“My sales have declined in the past three years,” he said. “We have some nice stores here, but every mall has them. We have nothing special here to separate us, which is what we need.”
To make space available for more-desirable tenants, mall management said some expiring leases may not be renewed. One sporting goods retailer could be replaced by an Ann Taylor store, and a Canadian shoe retailer has tentatively agreed to lease space.
Macerich also is exploring the possibility of expanding Nordstrom, which at 130,000 square feet is among the chain’s smaller sites. Nordstrom officials confirmed that the expansion is under consideration.
Meanwhile, Westside Too is in critical need of a retail infusion. Its major tenant now is the three-story Barnes & Noble. Since its opening, the annex has operated without a traditional anchor, instead relying on the draw of the mall itself.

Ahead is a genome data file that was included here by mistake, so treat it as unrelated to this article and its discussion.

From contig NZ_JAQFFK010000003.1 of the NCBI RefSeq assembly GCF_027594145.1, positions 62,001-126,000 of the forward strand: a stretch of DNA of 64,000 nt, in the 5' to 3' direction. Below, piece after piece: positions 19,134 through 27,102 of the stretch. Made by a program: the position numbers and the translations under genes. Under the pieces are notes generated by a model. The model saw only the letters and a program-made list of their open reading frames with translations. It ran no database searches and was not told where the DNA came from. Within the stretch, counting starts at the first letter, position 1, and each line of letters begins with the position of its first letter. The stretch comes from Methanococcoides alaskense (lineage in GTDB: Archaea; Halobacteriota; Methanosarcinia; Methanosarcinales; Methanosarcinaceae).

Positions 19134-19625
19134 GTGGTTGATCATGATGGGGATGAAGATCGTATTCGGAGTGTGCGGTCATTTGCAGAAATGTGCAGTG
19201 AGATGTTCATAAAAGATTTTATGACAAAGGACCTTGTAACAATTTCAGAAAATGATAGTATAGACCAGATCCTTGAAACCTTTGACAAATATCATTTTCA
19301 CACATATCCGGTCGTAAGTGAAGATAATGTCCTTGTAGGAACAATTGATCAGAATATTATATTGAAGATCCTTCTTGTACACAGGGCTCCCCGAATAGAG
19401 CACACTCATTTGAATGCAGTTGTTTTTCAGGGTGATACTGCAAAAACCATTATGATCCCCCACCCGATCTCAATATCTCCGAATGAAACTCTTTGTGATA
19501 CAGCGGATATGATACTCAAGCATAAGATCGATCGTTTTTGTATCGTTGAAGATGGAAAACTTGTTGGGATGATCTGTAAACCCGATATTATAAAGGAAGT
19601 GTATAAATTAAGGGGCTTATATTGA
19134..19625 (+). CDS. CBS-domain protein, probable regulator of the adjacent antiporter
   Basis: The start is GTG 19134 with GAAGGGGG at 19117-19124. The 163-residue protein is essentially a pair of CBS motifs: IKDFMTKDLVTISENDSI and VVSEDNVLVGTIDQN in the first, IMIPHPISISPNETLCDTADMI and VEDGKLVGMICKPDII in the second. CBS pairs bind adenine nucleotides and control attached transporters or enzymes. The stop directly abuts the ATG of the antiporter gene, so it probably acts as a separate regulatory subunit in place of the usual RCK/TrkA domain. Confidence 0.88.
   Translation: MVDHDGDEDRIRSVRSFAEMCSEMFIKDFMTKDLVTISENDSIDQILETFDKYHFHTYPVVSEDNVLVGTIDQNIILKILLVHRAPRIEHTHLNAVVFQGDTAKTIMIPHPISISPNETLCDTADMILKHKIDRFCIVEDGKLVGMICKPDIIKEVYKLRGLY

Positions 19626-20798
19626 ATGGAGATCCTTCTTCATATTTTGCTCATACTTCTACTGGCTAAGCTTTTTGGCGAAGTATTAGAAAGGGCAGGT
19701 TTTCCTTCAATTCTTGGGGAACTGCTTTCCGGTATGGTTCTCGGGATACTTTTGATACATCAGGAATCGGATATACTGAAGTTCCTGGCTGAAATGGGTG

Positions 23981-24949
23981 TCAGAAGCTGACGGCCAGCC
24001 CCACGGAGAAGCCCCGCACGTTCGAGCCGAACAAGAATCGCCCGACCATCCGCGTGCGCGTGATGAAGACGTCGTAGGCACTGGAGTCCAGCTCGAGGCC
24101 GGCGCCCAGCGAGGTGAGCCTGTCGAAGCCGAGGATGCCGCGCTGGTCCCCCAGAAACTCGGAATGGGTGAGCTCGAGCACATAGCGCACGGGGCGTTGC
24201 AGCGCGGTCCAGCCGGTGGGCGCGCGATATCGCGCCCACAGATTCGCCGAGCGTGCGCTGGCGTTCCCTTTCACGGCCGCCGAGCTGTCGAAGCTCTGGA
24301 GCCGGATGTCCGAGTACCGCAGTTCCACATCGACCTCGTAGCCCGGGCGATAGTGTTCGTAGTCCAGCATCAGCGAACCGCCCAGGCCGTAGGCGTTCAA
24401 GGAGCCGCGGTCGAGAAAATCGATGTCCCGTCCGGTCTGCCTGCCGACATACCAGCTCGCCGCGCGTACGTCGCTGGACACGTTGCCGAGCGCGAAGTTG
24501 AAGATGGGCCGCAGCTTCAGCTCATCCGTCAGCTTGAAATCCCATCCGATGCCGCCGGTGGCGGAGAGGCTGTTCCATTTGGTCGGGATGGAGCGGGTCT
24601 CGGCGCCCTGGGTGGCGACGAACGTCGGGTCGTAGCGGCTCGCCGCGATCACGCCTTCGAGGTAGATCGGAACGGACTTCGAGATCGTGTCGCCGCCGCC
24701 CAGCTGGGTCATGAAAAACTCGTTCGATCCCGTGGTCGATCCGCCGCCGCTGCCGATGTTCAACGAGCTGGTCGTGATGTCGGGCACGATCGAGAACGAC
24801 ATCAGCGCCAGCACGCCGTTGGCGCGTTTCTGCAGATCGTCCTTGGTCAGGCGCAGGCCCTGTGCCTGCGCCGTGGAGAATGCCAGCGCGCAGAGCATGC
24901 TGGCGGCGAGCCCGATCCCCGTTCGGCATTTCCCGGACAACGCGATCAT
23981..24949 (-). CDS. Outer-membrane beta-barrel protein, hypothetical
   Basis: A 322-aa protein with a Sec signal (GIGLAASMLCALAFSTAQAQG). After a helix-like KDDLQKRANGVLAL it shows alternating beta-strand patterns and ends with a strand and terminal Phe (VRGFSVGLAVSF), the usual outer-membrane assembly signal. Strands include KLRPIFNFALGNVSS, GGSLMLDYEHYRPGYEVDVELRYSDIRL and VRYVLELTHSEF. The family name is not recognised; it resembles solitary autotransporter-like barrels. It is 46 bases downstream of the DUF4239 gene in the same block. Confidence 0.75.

But that strategy has fallen short. Many shoppers choose not to visit the annex because it requires using a third-floor bridge or walking outside and crossing Westwood Boulevard. Its vacancy rate is an anemic 37 percent.
Mall officials say they hope to attract several large houseware retailers to the annex, such as Bed, Bath and Beyond and Pottery Barn. “Our objective is to have a few retailers that are very focused, large merchants that are destinations of themselves and will benefit the mall,” Contis said.
Another possibility is relocating the existing four-screen Landmark Theatre from the main mall to the annex and doubling its size.
Macerich officials also believe a facelift will help draw customers. A renovation project now underway involves painting the interior, changing landscaping, installing new lighting, opening a customer service center and adding more ATMs.
In addition, 100 security cameras will be positioned throughout the complex. “It’s a sign that we take security seriously. Right now, we don’t have problems with security, but we want to take a proactive approach.” said general manager Wendy Tentkoski.